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Parker joins other mayors in push for marriage equality

Good for her. Good for all of them.

On the right side of history

Houston Mayor Annise Parker seized the vanguard of a drive by 78 mayors Friday to win the equal rights of marriage for gay couples, donning a national leadership role that contrasts sharply with her low-key demeanor back home.

“This is an issue whose time has come,” Parker told the Houston Chronicle on Friday in Washington, where mayors from New York, Los Angeles, San Diego, Boston and Tacoma, Wash., launched Mayors for the Freedom to Marry.


Despite personal support for awarding same-sex couples the legal rights of married heterosexual couples, Parker said it was not her role to fight for an amendment to the Texas Constitution to override the state’s defense of marriage act or to win a ballot referendum to overturn it.

Nor was it her role to push to overturn the city’s voter-approved charter amendment banning same-sex couple benefits for city workers.

Those changes “are going to have to be something that is important to the citizens of Texas and the citizens of Houston who want to step up,” said Parker. “It needs to come from the community.”

Not sure what is meant by “ballot referendum” here. We don’t have ballot referenda at the state level, we have votes on Constitutional amendments. And before it gets to that stage, it takes a two thirds vote in both chambers to put the amendment on the ballot. Which is why backers of the Double Secret Anti-Gay Marriage Amendment were pushing it, because then a future legislative majority in favor of marriage inequality would be insufficient to overturn it. Here in Houston, a charter amendment would be required to restore domestic partner benefits for city employees, since it was a charter amendment that forbade them in the first place.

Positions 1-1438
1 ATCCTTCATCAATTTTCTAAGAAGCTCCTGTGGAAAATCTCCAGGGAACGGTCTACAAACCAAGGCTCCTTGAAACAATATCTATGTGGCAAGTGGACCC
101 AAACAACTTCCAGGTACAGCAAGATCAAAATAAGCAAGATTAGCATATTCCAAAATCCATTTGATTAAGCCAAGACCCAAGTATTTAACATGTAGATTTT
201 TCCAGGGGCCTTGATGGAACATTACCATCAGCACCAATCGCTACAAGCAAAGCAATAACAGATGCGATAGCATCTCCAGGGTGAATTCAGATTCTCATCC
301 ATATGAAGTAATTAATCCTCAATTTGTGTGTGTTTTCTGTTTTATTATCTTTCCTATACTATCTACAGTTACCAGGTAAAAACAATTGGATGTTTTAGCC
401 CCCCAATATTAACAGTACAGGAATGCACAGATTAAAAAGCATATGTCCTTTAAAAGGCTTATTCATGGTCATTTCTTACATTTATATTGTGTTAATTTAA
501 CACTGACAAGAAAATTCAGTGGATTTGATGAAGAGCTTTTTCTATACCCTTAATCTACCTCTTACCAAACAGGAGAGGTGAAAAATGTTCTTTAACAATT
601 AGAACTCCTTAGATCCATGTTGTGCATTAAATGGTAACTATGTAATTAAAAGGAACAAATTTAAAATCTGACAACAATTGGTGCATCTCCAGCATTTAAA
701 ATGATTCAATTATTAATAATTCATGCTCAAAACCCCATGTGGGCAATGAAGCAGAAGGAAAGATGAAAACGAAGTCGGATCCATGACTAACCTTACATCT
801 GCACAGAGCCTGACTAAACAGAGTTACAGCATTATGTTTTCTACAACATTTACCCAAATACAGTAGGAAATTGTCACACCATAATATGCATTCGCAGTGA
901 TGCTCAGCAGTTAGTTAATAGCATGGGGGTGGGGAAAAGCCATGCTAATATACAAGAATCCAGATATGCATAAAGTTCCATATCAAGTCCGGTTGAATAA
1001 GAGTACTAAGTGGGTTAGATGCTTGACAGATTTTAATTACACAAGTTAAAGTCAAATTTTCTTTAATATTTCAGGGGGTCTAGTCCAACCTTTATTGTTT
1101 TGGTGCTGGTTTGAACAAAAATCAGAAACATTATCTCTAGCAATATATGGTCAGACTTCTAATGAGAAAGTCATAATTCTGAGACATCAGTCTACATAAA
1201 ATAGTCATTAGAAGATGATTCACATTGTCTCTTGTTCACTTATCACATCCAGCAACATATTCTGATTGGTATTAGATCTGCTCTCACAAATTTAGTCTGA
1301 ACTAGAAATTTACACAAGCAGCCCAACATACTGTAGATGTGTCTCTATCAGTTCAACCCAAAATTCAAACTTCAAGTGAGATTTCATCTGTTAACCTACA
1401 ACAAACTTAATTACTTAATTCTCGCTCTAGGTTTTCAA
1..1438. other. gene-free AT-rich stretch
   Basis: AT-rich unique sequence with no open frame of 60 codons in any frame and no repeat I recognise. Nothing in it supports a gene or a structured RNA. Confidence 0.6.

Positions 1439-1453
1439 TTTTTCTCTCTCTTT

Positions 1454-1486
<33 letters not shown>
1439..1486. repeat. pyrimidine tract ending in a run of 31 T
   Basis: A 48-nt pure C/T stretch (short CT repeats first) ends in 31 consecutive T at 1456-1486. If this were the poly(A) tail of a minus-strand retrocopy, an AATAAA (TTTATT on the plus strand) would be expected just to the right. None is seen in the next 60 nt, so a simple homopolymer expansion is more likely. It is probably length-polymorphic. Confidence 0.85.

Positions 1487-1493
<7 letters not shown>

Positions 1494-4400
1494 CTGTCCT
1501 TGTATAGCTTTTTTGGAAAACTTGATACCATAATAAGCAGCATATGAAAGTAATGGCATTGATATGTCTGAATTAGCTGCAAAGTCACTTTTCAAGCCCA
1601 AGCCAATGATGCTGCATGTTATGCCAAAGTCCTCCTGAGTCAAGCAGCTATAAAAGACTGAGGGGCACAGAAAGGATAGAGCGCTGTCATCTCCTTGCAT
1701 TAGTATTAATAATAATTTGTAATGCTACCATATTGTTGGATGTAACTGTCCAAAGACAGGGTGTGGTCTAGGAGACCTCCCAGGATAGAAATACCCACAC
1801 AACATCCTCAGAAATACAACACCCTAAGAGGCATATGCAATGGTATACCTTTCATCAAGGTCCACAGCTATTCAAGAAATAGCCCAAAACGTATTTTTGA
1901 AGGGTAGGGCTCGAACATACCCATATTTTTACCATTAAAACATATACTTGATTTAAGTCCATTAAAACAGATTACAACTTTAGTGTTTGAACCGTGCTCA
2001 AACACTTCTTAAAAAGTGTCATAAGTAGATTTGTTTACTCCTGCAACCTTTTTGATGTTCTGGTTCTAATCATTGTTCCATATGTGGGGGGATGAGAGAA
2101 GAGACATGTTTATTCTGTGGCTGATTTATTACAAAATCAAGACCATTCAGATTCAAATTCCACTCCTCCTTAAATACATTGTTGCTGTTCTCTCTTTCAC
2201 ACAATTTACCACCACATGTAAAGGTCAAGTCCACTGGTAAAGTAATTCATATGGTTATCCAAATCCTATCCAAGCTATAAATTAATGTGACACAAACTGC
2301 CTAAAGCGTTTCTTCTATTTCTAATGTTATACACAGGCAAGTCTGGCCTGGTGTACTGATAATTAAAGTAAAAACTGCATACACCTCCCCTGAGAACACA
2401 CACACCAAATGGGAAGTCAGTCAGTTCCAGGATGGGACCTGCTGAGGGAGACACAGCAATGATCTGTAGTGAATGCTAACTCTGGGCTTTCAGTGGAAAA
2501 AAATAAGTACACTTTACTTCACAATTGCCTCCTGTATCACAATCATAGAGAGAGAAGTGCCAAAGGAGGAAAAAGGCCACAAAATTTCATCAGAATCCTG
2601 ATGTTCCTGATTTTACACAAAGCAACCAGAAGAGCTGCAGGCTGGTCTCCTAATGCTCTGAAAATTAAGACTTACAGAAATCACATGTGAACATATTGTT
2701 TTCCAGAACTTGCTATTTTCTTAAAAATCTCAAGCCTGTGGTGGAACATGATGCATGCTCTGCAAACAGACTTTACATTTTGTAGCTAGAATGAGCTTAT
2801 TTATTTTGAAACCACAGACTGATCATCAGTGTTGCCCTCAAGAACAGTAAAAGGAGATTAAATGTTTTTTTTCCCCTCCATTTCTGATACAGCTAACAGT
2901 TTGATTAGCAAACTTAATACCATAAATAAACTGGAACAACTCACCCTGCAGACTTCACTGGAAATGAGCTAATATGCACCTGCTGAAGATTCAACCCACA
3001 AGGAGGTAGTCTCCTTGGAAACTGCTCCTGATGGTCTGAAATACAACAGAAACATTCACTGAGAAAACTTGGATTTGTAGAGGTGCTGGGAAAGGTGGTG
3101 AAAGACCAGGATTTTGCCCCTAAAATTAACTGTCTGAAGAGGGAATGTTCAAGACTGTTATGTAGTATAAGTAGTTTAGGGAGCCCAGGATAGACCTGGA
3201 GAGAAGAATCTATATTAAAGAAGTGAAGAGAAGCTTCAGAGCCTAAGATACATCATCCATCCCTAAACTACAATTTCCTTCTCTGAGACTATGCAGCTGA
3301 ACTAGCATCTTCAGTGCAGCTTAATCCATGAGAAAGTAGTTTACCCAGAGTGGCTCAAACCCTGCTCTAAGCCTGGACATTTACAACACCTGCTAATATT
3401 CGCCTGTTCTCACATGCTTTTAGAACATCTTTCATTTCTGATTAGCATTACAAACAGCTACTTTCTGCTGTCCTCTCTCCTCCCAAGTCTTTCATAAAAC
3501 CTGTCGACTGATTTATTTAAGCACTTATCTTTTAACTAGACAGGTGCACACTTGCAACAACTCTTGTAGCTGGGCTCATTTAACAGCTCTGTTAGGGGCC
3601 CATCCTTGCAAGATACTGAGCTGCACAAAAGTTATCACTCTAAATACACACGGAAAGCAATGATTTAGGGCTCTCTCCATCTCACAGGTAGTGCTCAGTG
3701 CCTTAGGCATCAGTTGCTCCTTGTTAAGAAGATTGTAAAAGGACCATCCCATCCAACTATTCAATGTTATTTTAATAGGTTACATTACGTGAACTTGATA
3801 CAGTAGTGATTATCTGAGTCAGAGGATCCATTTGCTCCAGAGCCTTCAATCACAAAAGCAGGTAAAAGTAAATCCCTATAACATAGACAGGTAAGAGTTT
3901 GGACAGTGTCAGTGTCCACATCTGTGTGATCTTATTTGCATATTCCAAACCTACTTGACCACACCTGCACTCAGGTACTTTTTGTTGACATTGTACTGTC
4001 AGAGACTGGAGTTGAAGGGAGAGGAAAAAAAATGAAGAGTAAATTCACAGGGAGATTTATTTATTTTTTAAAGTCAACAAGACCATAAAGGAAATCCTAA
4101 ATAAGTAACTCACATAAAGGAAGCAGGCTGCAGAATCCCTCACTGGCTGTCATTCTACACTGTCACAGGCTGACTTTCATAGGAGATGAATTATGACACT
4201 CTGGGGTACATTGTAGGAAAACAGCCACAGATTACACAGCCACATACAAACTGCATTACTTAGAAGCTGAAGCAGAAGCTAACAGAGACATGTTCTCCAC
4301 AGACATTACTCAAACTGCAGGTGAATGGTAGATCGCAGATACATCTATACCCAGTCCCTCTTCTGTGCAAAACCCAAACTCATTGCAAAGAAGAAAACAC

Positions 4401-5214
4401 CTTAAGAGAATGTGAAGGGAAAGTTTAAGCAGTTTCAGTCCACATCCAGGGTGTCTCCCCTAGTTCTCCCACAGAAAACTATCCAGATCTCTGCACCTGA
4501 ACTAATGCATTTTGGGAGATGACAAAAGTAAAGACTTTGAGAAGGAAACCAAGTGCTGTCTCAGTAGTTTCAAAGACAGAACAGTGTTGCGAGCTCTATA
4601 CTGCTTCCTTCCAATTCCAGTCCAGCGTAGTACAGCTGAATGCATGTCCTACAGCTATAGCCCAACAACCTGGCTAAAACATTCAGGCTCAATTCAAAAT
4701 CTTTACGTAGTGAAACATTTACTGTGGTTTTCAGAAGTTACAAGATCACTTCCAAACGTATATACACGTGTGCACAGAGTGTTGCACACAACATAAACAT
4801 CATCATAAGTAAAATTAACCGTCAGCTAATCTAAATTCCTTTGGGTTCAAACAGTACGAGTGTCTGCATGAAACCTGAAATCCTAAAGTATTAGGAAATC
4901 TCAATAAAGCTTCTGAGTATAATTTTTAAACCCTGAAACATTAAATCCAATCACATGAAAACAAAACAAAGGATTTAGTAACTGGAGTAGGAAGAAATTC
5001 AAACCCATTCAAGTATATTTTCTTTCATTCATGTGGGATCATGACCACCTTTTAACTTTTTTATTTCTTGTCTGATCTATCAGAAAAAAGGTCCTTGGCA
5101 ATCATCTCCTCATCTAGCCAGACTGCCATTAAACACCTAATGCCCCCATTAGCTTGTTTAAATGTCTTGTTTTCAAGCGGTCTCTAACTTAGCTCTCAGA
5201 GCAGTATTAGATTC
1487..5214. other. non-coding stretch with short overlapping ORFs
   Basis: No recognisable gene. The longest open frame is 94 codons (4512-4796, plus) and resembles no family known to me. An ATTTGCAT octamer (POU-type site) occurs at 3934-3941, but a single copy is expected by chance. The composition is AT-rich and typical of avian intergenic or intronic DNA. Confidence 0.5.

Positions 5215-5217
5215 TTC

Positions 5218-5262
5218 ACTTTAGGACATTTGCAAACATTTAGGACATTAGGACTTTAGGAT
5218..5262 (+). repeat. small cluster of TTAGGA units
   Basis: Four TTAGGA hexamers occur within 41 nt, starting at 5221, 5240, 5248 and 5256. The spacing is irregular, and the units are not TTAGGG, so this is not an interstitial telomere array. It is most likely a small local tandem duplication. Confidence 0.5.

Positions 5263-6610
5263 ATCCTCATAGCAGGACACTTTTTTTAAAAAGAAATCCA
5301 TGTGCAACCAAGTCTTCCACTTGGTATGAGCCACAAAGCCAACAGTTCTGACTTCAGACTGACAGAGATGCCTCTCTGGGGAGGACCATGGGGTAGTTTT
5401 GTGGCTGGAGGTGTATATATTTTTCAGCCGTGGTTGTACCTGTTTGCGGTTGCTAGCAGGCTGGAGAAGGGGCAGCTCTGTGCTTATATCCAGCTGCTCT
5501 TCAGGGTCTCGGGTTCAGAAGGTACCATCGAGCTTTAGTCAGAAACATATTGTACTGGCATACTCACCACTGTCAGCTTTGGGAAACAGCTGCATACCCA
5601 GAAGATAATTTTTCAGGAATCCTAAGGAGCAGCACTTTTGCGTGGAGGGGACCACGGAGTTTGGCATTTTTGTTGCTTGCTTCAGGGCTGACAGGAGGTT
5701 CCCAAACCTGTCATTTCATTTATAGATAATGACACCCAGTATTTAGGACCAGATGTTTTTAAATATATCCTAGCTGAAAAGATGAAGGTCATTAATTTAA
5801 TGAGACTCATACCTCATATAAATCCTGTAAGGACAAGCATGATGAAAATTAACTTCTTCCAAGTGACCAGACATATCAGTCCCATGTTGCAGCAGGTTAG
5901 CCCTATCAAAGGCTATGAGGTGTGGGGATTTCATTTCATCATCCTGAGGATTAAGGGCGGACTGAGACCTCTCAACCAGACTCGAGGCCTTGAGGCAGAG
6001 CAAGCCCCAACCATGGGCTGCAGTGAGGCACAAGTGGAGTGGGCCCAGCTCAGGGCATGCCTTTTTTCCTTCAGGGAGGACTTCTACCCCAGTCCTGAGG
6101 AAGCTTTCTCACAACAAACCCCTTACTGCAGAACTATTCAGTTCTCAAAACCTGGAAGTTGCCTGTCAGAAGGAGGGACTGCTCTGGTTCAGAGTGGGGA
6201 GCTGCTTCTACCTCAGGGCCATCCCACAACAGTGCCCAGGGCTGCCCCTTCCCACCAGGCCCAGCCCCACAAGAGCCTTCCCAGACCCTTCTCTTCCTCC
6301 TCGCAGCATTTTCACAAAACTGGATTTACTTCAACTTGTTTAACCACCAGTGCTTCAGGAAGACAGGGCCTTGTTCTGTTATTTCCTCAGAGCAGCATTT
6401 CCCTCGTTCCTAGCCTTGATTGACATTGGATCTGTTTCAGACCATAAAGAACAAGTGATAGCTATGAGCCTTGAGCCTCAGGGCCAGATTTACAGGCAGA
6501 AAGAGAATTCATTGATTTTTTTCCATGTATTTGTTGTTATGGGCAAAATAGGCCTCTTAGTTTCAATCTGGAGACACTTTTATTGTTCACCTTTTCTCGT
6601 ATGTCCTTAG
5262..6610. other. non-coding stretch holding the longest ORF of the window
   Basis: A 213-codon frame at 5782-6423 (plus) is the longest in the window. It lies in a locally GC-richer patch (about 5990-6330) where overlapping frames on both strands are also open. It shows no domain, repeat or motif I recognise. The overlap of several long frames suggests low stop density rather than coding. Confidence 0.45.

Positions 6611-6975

As for the leadership question, the Mayor is right that ultimately it’s the will and the actions of the people that are going to make change happen. It doesn’t hurt to have people in leadership positions speak out and take what steps they can to move the people in the right direction, however. Mayors are people, too, after all. The more people speaking out about doing what’s right, the better. I mean, there’s no shortage of people speaking out about what’s wrong:

The latest effort builds upon a resolution unanimously adopted by the U.S. Conference of Mayors in 2009 supporting “marriage equality for same-sex couples, and the recognition and extension of full equal rights to such unions, including family and medical leave, tax equity, and insurance and retirement benefits, and opposes the enshrinement of discrimination in the federal or state constitutions.”

However, Dave Wilson, one of Parker’s mayoral opponents in November, was critical of the mayor’s appearance, saying, ” It’s totally uncalled for. She needs to be back here dealing with the issues rather than in Washington promoting her agenda.”

Hey, Dave, how about you take care of your own business and file that campaign finance report with the county that was due last week before you start telling other people what to do with their time? I mean, I know you’re only running for County Commissioner to screw with the Democrats, but that doesn’t excuse you from obeying the law.

Anyway. Texas on the Potomac has more, or you can go straight to the source and check out the bipartisan Mayors for the Freedom to Marry initiative, via BOR.

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  1. […] who think she’s a second-class citizen. I’m not sure how much of this is aimed at the Mayors for the Freedom to Marry movement and how much of it is a pre-emptive strike against the forthcoming non-discrimination […]

  2. […] that, and I understand it. I’ve been in that position as well. But look at what Mayor Parker said at the time she joined the Mayors for the Freedom to Marry effort: Despite personal support for awarding […]